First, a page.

And there’s more ‘art of’ books. Coraline: A Visual Companion is officially released this week though I hear it’s already in some bookstores. The Art of Monsters vs. Aliens is out in February. Also, later in 2009, Disney’s The Princess and the Frog will receive ‘art of’ book treatment from Chronicle Books.

Mickey Mouse, Hitler and Nazi Germany

Mickey Mouse, Hitler, and Nazi Germany: How Disney’s Characters Conquered the Third Reich by Carsten Laqua has quite the eye-catching cover. It was originally published in the early-1990s in German. This English translation is eagerly anticipated by Disney book expert Didier Ghez which means that it’s probably worth picking up.

Disney Edition books

Disney Editions is releasing a bunch of Disney-related art books: A Disney Sketchbook 1928-2008, Disney’s Neglected Prince: The Art of Disney’s Knights in Shining Armor (and Loincloths), Hippo in a Tutu: Dancing in Disney Animation. I’ll be honest, I wasn’t expecting much from any of these books until I saw a recent book by Disney Editions called Disney’s Dogs. It’s a mini-book designed for kids and Disney fans, which means they could have put together a slap-dash collection of cheesy film still artwork, but instead they turned out a wonderful volume packed with carefully chosen and never-before-seen artwork from Disney’s Animation Research Library. If that’s any indication of the new direction Disney Editions is taking with their animation-related books, then all three of the above books should be worth a look.

If Disney is not your bag, then be sure to check out The 100 Greatest Looney Tunes (working title) by fellow Cartoon Brewer Jerry Beck. The book will be out in the fall from Insight Editions. More importantly, the online community is currently helping to choose the titles that’ll appear in the book. Submit your choices for the book on this special Cartoon Brew page.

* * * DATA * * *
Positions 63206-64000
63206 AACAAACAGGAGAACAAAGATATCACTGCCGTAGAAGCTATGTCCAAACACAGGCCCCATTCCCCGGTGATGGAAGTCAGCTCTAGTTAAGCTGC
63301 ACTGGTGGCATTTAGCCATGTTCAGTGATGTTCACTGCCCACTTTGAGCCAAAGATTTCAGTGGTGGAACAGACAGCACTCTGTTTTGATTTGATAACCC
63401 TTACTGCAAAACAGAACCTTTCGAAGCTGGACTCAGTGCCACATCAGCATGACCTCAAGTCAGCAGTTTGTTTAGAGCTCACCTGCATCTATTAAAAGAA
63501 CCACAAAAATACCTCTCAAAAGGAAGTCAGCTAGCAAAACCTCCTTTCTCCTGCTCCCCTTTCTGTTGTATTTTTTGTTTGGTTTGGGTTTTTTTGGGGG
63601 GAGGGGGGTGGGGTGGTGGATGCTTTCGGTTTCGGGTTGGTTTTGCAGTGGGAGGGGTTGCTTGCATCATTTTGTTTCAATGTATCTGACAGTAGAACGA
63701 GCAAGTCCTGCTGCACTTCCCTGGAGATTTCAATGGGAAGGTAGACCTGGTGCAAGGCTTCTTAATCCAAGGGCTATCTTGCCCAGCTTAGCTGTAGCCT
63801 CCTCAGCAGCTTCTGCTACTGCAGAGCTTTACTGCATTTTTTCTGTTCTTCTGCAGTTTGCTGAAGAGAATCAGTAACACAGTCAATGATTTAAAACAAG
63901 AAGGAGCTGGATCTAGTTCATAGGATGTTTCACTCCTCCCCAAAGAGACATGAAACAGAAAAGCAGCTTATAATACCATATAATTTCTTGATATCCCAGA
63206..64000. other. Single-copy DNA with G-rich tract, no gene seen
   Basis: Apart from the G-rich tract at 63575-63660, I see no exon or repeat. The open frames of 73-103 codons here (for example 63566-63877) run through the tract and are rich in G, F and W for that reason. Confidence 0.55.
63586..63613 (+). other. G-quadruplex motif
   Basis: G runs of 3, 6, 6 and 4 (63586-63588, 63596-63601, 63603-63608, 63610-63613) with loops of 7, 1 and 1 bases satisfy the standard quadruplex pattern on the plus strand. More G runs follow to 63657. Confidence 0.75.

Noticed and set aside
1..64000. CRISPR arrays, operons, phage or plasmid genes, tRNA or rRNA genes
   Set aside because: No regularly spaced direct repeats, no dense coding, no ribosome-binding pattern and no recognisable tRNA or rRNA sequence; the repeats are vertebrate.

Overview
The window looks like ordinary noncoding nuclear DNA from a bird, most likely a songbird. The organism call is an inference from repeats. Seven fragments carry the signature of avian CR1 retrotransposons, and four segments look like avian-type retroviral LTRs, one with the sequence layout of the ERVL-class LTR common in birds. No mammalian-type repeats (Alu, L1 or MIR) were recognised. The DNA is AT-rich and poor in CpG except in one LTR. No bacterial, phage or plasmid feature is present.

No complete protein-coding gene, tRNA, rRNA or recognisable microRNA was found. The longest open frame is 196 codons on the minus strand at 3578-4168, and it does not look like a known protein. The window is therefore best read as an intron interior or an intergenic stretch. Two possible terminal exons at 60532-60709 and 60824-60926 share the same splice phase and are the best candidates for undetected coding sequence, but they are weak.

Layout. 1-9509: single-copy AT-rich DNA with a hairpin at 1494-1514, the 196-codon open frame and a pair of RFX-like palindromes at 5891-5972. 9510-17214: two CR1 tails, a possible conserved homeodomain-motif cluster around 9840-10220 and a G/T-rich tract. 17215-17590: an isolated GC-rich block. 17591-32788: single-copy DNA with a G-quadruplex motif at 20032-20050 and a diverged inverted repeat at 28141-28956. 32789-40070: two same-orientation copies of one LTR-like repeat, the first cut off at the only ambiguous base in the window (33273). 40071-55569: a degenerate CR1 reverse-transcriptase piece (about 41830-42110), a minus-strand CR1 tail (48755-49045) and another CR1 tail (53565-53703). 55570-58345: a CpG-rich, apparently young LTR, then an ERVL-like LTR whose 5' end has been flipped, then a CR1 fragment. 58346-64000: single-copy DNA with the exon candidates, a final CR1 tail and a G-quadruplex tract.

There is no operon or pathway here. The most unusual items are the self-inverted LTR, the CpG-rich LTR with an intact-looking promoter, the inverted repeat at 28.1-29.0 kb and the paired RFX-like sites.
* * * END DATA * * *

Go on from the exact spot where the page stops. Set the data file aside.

From University Press of Mississippi comes Iwao Takamoto: My Life with a Thousand Characters, which is the story of the late Hanna-Barbera art director and Disney artist Iwao Takamoto. The text is in his own words, with editorial collaboration from historian Michael Mallory. University Press of Mississippi deserves credit for publishing a number of animation artist bios in recent years though they’ve been a mixed lot; I was disappointed with the depth of research and quality of writing in last year’s Maurice Noble biography but the Martha Sigall memoirs they released a few years back were charming and fun. Here’s to hoping the Takamoto text reaches to the standard of the Sigall book.

Walt Stanchfield books

Students, get out your credit cards: Focal Press is releasing two volumes of the legendary lecture notes by Disney in-house instructor Walt Stanchfield. Here are the Amazon links to Volume 1 and Volume 2 . Photocopies of these notes have been passed around animation schools for decades. It’ll be nice to have them collected in one place. The series is edited by Disney producer Don Hahn.

The other big how-to book of 2009 is focused on a long-neglected aspect of the animation process. Elemental Magic: The Art of Special Effects Animation by animation veteran Joseph Gilland is also from Focal Press, the publisher of the Stanchfield books. According to fx animation guru Michel Gagné, the book is “fantastic.” Gagné wrote on his blog recently that, “I can assure everyone that this will be a ‘must have’ reference for animation students and those interested in the art. The book will feature step by step demonstrations covering all the main categories: liquids, fire, smoke, explosions, magic, transformations, and spiritual entities. In addition to Joe’s art, the book will display photographs, diagrams and artwork from various artists in the field.” Joe Gilland has also started a blog about the book.

Art of Harvey Kurtzman